3. Make some changes. (If you want to learn more about various git workflow, read this page.)
  4. Commit your changes on your local repository:

    ~$ git commit -a -m "summary comment about all changes"
  5. Push your change on the remote repository

    ~$ git push

Going deeper

  • Getting organized

    The Worg TODO file is todo.org. If you are a Worg zealot, maybe you want to add this file to the list of your agenda files. For example, here is my org-agenda-files variable:

    (setq org-agenda-files '("~/org/bzg.org" "~/git/worg/todo.org")

    I have an agenda custom command for checking tasks that are assigned to me:

    (org-add-agenda-custom-command '("W" tags "Owner=\"Bastien\""))

    The next time someone assigns a task for me, it will appear in my Worg agenda view.

  • Register your changes under your name

    Information regarding your name can be stored in your global ~/.gitconfig file, or in Worg/.git/config.

    Edit it like this:

           name = FirstName LastName
           email = you@yourdomain.example.com

    Now your changes will be filed under your name.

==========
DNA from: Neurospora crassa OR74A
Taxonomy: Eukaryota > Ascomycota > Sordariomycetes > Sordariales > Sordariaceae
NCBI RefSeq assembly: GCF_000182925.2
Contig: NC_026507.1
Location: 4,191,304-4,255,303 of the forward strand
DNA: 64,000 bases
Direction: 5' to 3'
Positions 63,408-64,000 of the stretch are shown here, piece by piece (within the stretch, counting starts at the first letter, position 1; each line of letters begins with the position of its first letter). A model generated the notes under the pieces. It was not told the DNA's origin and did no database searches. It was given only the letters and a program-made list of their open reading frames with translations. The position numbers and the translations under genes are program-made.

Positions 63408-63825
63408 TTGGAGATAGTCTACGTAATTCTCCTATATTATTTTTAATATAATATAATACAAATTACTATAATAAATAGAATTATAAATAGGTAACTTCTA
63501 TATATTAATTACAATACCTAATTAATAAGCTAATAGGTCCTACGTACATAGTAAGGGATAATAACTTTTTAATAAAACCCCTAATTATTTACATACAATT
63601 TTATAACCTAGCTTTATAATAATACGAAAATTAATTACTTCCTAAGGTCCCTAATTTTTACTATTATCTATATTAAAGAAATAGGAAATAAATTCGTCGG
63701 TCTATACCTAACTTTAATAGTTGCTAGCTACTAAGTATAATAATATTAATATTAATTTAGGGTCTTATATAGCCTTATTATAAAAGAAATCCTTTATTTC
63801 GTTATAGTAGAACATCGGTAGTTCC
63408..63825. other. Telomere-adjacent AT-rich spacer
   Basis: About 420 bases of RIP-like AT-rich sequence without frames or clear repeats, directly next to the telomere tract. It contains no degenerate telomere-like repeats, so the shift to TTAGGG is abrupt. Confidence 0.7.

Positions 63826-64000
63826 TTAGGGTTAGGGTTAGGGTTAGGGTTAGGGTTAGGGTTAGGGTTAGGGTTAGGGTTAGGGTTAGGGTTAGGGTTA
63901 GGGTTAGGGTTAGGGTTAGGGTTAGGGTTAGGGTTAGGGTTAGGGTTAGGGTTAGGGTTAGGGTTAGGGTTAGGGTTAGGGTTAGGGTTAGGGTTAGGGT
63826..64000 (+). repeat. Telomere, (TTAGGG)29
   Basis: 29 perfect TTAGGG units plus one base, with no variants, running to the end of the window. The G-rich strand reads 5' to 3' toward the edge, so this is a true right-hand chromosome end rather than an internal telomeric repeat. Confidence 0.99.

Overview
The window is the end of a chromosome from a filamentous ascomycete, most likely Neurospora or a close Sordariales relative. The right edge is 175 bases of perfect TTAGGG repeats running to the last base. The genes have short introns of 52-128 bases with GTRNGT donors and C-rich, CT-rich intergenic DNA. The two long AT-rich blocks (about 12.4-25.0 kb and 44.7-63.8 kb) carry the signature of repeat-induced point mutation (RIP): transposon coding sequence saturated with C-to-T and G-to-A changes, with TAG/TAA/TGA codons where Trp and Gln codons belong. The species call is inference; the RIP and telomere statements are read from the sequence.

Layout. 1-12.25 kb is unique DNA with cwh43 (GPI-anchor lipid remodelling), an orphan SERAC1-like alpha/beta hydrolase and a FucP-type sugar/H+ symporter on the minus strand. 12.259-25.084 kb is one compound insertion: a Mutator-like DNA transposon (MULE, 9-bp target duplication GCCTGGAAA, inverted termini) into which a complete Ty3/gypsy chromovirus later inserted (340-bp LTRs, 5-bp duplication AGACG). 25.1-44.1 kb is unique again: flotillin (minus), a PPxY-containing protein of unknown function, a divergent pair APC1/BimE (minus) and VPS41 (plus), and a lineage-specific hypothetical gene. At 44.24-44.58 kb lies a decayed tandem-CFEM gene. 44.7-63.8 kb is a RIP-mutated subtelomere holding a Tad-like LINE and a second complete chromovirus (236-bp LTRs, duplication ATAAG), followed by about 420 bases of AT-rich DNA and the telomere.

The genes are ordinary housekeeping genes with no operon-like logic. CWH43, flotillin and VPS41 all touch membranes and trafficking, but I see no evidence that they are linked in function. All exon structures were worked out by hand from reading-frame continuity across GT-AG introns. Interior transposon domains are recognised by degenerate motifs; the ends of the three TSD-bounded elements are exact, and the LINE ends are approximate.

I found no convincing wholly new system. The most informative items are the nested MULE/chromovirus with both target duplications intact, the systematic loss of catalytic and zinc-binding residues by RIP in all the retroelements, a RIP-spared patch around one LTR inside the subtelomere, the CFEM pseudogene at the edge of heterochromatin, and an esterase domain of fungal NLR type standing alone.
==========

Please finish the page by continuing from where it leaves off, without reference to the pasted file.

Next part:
• Dealing with line endings

    Unix, Windows and Mac all have different conventions for marking the end of a line. This might lead to problems when editing the same file across platforms. Github advises Linux users to automatically convert all external files to LF on committing (see http://help.github.com/dealing-with-lineendings) by setting:

    ~$ git config --global core.autocrlf input

    For Worg, this is the wrong solution, since there are already files with both end of line conventions in the repository. Instead tell git locally not to convert files by setting:

    ~$ git config core.autocrlf false

    Of course you have to be careful not to save Windows files as Unix files or vice versa, since this would lead to large and confusing diffs. This should not be a problem with Worg as

    • one rarely edits other people's files anyway, and
    • Emacs can deal with end of line conventions transparently.
  • Git usage for people who just want to send patches

    See this page.

  • Emacs' in-built version control system and git

    Emacs's VC supports many common git operations, but others, like repository syncing must be done from the command line. For example the Command C-x v v does check in changes in the local and not in the remote repository in contrast to other back ends like svn. It is necessary to do additionally

    ~$ git push

    to sync the change on the remote server.

Something went wrong

Preventing publishing errors

Locally export any document you edit as HTML (C-c C-e h H) prior to committing it to Worg and ensure the export process doesn't fail. This will be more reliable if you're running the latest version of Org.

You may also want to check the formatting in a browser before committing your change (C-c C-e h o).

Documentation from the orgmode.org/worg/ website (either in its HTML format or in its Org format) is licensed under the GNU Free Documentation License version 1.3 or later. The code examples and css stylesheets are licensed under the GNU General Public License v3 or later.